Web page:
Curiosity Prepares to Get Rolling, Sends Back First Color Panorama
After landing on the surface of Mars, NASA's curiosity rover is still getting its bearings. Over the weekend the rover will receive a software upgrade to get it rolling, but Curiosity has already sent back its first color panorama of Mars.
The picture above is a 360 degree panorama taken with Curiosity's Mast Camera (Mastcam), perched atop the "head" of the rover. Its 3.6-foot tall mast had been folded for flight since the rover was packed into its rocket last November. Raised for the first time yesterday, the rover began surveying its surroundings.
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Mike Malin, who worked on the Mastcam and is the device's principal investigator, is quoted in a NASA press release as saying, "After a year in cold storage, where it endured the rigors of launch, the deep space cruise to Mars and everything that went on during landing, it is great to see our camera is working as planned."
Malin noted that while these images are impressive, they're only an eighth of the camera's potential resolution. The above image is, in fact, a mosaic comprised of 130 low-res images sent back by the rover. Indeed, the Mastcam can shoot color photos at 1600x1200 pixels and even shoot 720p HD video.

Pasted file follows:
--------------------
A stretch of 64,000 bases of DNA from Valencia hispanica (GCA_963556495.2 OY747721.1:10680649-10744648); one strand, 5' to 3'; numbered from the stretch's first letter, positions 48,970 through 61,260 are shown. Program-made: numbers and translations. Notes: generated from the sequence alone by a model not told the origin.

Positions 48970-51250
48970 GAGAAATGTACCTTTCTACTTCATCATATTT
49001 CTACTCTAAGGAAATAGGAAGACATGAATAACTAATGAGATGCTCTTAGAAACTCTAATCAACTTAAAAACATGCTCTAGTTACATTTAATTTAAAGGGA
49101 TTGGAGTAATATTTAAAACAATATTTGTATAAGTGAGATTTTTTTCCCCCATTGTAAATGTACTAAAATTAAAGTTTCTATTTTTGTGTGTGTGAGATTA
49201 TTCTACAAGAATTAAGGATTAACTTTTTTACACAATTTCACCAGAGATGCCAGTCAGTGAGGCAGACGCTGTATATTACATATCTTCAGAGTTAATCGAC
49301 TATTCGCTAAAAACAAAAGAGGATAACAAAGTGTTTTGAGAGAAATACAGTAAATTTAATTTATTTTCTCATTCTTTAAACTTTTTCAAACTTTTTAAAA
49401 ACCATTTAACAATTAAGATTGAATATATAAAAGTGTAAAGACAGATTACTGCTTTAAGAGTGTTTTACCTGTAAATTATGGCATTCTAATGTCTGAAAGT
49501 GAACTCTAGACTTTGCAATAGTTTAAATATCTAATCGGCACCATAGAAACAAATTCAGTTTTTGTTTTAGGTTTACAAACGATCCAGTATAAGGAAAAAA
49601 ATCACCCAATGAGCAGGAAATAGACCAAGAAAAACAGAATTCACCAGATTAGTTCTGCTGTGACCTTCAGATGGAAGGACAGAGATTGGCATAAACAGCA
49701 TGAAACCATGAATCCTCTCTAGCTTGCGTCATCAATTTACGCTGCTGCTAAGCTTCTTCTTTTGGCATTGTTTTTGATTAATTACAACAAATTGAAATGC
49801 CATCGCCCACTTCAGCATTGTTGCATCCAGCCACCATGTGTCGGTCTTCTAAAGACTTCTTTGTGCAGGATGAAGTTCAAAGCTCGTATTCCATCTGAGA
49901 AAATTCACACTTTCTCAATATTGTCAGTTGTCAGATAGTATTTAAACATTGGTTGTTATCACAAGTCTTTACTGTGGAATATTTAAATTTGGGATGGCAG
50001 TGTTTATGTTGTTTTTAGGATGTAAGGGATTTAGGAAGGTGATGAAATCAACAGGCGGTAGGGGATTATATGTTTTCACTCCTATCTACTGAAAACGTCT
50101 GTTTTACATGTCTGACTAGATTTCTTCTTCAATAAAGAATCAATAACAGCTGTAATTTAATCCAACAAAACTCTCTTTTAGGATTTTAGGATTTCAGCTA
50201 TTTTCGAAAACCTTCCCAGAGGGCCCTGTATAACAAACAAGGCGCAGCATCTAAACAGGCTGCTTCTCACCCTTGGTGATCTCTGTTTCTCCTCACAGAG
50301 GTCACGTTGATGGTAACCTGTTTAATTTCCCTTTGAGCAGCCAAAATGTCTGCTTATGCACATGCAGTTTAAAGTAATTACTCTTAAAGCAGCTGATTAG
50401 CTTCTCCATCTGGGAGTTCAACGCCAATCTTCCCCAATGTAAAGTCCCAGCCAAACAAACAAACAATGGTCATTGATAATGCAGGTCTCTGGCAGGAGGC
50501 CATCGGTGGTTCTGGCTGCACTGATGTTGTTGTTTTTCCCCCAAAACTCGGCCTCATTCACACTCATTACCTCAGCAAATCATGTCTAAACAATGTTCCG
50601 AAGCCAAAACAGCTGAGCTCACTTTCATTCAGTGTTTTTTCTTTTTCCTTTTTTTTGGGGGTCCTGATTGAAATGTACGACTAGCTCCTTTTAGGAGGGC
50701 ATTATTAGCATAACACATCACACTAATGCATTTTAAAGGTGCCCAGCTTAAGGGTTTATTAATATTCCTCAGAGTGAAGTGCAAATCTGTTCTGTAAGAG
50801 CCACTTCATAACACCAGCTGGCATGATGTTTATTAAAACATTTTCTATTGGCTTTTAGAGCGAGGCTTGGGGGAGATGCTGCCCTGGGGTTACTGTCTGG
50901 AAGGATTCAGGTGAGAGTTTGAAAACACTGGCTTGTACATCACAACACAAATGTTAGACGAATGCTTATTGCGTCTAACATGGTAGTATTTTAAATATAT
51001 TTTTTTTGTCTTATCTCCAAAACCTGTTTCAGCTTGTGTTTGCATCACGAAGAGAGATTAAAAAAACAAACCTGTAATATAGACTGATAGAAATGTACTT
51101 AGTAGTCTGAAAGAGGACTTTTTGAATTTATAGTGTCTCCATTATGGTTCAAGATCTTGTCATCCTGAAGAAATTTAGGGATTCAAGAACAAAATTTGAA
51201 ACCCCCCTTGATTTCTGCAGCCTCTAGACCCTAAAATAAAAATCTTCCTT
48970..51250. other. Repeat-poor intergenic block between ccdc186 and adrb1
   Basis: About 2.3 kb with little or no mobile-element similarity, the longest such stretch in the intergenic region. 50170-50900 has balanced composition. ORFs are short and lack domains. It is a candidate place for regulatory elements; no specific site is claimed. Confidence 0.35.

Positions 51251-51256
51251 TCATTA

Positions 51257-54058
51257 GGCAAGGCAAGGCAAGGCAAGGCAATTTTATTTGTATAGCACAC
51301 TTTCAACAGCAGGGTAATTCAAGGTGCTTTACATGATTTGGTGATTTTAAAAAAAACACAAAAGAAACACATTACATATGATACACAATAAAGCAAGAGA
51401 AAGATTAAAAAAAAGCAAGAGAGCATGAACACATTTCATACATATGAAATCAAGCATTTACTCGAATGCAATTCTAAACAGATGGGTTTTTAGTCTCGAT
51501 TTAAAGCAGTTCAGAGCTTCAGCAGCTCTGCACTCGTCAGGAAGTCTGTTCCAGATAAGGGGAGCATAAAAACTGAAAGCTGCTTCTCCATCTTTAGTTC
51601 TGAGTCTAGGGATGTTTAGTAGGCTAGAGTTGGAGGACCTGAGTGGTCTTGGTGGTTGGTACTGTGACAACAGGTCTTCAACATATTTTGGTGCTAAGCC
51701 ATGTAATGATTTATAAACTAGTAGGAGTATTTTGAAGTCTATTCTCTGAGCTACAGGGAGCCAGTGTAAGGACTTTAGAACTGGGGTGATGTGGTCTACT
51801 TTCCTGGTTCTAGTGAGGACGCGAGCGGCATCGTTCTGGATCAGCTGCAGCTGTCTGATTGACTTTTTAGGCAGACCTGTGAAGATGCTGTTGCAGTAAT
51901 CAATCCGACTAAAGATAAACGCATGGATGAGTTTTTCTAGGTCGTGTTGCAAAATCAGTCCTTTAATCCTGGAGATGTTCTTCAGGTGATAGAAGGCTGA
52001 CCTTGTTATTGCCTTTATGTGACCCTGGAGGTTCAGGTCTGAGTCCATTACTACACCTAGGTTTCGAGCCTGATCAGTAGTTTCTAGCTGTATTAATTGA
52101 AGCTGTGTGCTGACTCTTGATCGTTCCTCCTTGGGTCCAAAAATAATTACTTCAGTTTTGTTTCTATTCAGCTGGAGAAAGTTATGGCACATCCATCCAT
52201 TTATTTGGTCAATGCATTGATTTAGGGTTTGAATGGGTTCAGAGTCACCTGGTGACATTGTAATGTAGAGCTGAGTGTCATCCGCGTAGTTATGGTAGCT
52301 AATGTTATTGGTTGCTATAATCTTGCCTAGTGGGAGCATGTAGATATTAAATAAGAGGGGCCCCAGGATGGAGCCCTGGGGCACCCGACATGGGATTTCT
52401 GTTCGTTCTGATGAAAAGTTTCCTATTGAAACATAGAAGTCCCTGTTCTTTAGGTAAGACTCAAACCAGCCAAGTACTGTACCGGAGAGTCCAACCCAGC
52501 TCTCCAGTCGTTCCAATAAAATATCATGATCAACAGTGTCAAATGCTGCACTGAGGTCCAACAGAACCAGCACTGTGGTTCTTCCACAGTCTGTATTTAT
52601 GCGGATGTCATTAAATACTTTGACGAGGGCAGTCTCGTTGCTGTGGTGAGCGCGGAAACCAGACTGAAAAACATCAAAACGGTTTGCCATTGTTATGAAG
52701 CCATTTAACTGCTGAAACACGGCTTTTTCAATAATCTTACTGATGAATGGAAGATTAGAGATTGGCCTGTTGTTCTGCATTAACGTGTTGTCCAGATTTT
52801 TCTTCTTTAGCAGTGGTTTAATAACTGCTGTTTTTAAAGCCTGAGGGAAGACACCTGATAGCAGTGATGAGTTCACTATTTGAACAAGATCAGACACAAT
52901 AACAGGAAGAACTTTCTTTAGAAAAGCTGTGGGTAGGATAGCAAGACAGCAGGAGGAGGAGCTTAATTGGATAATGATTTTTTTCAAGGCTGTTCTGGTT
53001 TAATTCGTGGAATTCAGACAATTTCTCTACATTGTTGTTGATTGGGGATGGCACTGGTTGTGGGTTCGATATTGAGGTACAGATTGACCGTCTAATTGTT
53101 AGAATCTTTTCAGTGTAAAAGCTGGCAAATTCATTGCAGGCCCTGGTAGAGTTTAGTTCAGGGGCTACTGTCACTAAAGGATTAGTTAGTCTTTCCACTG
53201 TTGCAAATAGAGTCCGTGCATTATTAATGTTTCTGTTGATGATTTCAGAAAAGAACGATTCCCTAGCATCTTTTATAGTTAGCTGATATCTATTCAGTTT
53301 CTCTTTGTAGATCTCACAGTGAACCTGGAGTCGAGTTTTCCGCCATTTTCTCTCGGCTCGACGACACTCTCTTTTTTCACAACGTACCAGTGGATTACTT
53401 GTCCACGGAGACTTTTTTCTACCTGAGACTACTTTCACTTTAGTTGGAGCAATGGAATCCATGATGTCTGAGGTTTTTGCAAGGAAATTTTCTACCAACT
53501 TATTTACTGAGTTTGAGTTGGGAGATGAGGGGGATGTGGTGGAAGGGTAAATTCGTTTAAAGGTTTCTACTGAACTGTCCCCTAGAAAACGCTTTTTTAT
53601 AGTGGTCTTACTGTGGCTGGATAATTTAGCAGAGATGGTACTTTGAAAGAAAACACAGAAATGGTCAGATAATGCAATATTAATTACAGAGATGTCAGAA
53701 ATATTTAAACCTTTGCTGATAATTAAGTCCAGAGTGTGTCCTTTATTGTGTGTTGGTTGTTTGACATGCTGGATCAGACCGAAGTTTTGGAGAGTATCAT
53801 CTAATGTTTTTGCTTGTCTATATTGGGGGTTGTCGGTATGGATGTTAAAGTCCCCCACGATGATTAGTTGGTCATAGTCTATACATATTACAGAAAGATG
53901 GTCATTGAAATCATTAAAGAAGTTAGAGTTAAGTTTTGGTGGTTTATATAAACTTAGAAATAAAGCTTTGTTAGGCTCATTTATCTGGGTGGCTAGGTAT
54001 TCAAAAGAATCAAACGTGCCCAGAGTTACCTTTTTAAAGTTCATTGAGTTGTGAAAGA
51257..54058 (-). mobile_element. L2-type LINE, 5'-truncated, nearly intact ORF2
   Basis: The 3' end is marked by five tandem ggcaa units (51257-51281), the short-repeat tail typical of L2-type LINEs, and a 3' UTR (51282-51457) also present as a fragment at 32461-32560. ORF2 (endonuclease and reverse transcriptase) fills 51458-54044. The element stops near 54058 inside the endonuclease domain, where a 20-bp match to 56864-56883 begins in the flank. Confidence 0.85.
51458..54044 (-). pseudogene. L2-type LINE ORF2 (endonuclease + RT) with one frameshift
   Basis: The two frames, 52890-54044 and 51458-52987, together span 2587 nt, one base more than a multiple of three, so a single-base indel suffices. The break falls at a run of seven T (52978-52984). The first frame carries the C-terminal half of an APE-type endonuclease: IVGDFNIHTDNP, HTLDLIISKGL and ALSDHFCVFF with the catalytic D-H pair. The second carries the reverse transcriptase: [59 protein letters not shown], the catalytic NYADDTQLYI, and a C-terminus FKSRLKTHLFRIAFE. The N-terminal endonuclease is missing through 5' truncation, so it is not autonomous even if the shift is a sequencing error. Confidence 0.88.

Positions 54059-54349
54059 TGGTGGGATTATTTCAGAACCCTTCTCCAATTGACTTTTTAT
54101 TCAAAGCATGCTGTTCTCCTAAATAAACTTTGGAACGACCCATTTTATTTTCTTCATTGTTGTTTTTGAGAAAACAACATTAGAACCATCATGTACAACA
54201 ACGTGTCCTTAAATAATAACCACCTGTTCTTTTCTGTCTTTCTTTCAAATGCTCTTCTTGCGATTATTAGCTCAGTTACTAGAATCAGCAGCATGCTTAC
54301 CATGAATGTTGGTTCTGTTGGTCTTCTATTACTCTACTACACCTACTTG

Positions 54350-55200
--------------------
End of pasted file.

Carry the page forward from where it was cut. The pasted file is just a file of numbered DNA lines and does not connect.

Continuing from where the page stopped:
Over the weekend, however, NASA will be focused on making critical software upgrades so Curiosity can finally get moving. Intended to be upgraded throughout its mission from the start, Curiosity will receive new software from today until August 13. By then, Curiosity should be running on version "R10" of its software.
"The flight software version Curiosity currently is using was really focused on landing the vehicle. It includes many capabilities we just don't need any more," said Ben Cichy, Curiosity's chief software engineer, in a NASA press release. "It gives us basic capabilities for operating the rover on the surface, but we have planned all along to switch over after landing to a version of flight software that is really optimized for surface operations."
In addition to clearing the decks of unnecessary functionality, the upgrades will also give Curiosity some new tricks for surviving alone on the hazardous Martian landscape. According to NASA, this includes new image processing software to help the rover autonomously avoid obstacles while rolling. With it, the rover can drive further without human intervention -- particularly useful considering the 13.8 minute delay in sending information to and from the Red Planet.
The new software will also allow Curiosity to make use of its robotic arm, which until now had only been used to snap a few photographs. Once operational, scientists will be able to use the arm's scoop and drill to sample the Martian soil.
Though simply landing on Mars is an astonishing feat, Curiosity has yet to really make use of its enormous capabilities. Inside its multi-ton frame are over a dozen scientific experiments, cameras, and a power source rated to last over a decade. While those of us outside NASA are chomping at the bit for new discoveries and breathtaking images, Curiosity is still just getting ready to wow the world.
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